"As a white person, and as the president of Smith College, it is your job to be an ally to all of the students at Smith. In allyship towards students of color, and in this case particularly black students, it is your responsibility to speak up when another white person says something racist...We need to recognize our privilege, and furthermore we need to use our privilege to shut down racism that we see occurring around us. If we do not actively fight racism, we are contributing to racial oppression..."
Both of these incredibly thoughtful and compelling responses bring forth one critical question: how can we help students (and administrators) recognize white privilege and then use it as an ally?
McCartney has since moved forward from this incident in the right direction, personally meeting with the SJE leaders, faculty members, Black Student Alliance leaders and many more. Smith also hosted a follow up panel on Sept. 30 on "Race, Racism, and Anti-blackness," while the student body organized a demonstration called "Movement in Black," to reflect upon anti-blackness in our society.
Sometimes people make mistakes; McCartney has taken the right steps in moving forward from this incident, hosting numerous panels and discussions on race and racism. If a woman as influential, intelligent, and socially aware as Smith President Kathleen McCartney can find herself in a situation in which she is unconsciously contributing towards racial oppression, then you'd better believe it's happening among students.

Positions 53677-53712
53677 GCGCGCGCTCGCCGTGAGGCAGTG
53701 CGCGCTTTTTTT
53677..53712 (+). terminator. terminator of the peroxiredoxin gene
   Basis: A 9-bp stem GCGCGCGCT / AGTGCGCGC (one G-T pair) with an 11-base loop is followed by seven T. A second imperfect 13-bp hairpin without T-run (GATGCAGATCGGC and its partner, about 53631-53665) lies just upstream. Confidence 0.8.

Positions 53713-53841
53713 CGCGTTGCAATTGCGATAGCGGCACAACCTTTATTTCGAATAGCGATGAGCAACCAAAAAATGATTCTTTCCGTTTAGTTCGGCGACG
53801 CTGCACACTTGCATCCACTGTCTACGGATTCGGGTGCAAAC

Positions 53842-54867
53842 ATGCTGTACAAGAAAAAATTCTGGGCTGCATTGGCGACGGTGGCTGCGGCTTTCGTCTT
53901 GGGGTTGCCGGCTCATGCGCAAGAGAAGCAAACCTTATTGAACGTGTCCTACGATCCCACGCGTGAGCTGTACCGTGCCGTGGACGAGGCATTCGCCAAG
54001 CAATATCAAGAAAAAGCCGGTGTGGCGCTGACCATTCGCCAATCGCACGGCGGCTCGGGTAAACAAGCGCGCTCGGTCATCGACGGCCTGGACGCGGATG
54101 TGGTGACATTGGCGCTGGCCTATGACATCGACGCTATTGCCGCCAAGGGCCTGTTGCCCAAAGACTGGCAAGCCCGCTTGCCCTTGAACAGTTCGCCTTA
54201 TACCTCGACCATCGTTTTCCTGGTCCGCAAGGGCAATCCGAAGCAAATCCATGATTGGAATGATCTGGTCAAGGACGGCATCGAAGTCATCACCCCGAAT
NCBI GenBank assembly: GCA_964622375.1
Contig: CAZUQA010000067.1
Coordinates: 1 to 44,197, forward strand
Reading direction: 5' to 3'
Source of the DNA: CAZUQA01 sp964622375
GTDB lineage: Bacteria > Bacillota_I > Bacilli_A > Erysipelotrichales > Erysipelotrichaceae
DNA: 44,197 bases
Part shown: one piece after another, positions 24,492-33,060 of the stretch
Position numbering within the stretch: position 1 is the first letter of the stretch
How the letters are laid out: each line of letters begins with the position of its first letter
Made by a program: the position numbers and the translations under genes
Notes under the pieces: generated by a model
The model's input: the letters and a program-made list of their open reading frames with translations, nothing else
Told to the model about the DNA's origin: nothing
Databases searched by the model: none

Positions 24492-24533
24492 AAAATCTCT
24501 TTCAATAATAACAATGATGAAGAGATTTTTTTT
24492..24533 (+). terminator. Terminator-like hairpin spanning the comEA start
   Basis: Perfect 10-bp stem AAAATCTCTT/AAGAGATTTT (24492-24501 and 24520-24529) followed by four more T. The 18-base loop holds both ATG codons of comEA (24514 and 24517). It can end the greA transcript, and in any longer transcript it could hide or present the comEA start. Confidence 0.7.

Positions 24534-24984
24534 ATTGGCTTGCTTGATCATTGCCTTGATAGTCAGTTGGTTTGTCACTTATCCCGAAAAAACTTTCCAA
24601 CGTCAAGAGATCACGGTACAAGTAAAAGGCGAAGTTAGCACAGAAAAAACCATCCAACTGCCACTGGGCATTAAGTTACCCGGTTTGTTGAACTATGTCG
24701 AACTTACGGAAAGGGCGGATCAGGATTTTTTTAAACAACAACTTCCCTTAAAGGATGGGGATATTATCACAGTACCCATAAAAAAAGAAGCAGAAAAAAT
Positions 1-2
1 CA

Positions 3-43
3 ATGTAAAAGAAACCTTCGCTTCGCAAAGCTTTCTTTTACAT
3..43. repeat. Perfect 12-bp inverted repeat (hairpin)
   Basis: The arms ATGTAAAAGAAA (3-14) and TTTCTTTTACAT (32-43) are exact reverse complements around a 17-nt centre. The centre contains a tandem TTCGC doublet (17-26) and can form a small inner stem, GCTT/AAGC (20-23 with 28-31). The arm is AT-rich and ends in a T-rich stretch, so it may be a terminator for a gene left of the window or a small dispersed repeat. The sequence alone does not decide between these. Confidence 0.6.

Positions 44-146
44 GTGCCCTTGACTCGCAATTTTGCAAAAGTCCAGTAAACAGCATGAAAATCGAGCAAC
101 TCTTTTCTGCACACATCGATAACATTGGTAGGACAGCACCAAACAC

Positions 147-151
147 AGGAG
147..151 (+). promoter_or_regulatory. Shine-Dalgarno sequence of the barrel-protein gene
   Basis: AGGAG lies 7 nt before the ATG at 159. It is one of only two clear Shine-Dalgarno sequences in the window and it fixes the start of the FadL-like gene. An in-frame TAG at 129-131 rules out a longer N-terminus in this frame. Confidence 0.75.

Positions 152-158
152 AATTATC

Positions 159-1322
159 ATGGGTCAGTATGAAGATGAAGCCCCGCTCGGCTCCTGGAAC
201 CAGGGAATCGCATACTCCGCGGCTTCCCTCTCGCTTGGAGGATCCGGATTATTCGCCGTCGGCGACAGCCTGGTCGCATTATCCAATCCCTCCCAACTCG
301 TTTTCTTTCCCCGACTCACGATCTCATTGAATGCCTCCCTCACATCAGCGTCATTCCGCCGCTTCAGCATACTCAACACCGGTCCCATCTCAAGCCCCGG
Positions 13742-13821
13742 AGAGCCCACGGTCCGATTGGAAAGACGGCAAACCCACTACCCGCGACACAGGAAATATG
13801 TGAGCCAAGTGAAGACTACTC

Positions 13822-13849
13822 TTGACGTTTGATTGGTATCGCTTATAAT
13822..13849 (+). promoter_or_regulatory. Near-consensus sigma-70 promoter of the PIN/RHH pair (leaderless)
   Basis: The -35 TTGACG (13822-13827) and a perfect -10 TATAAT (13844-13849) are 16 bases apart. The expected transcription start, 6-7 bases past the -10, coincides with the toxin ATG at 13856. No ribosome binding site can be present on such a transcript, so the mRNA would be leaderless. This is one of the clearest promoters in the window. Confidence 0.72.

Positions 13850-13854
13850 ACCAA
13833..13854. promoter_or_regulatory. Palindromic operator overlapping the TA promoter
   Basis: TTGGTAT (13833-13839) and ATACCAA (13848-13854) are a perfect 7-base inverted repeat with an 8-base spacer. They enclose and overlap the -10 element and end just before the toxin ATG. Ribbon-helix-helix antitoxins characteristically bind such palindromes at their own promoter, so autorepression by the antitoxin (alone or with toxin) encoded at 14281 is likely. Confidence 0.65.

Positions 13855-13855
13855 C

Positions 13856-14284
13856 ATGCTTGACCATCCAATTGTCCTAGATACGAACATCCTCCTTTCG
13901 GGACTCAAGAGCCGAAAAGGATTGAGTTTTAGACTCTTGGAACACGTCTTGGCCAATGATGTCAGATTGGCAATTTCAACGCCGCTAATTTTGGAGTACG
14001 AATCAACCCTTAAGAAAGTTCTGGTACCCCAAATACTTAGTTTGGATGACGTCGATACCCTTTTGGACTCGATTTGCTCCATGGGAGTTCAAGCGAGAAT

According to Duke Professor Eduardo Bonilla-Silva in his book Racism without Racists, many white students go their entire lives without recognizing systemic racism, or their role in this oppression. In fact, they often inaccurately define racism as prejudice instead.
It's crucial for us as individuals, regardless of our race, to publicize the advantages of using white privilege in fighting racism -- starting now.
Here are five ways in which white people, or any person in a position of privilege, can become allies.
1. Do your homework
As a person with privilege, it's incredibly important that you continuously strive to develop a better understanding of both the personal and institutional experiences of the person/group you are aligning yourself with. Knowledge is power!
2. Recognize the benefits of your privilege
In terms of white privilege, ask yourself, "What does it mean to be white in this situation? How would it change if I were colored?" Really reflect on all of the unearned benefits your privilege has given you, and understand how each has affected different aspects of your life.
3. Show your support both publicly and privately
Don't be afraid to voice your support! Attend panels, participate in discussions, volunteer, or anything else that will get you active. It's contagious!
4. Know the difference between guilt and inaction
Expect mistakes (you're only human), but don't use it as an excuse for inaction.
5. Be clear on why you're involved
Make sure you can clearly articulate why you are acting, and how it serves your best interests as well -- this is especially useful for educating others that share your same privilege.
For more tips on recognizing white privilege, check out this blog.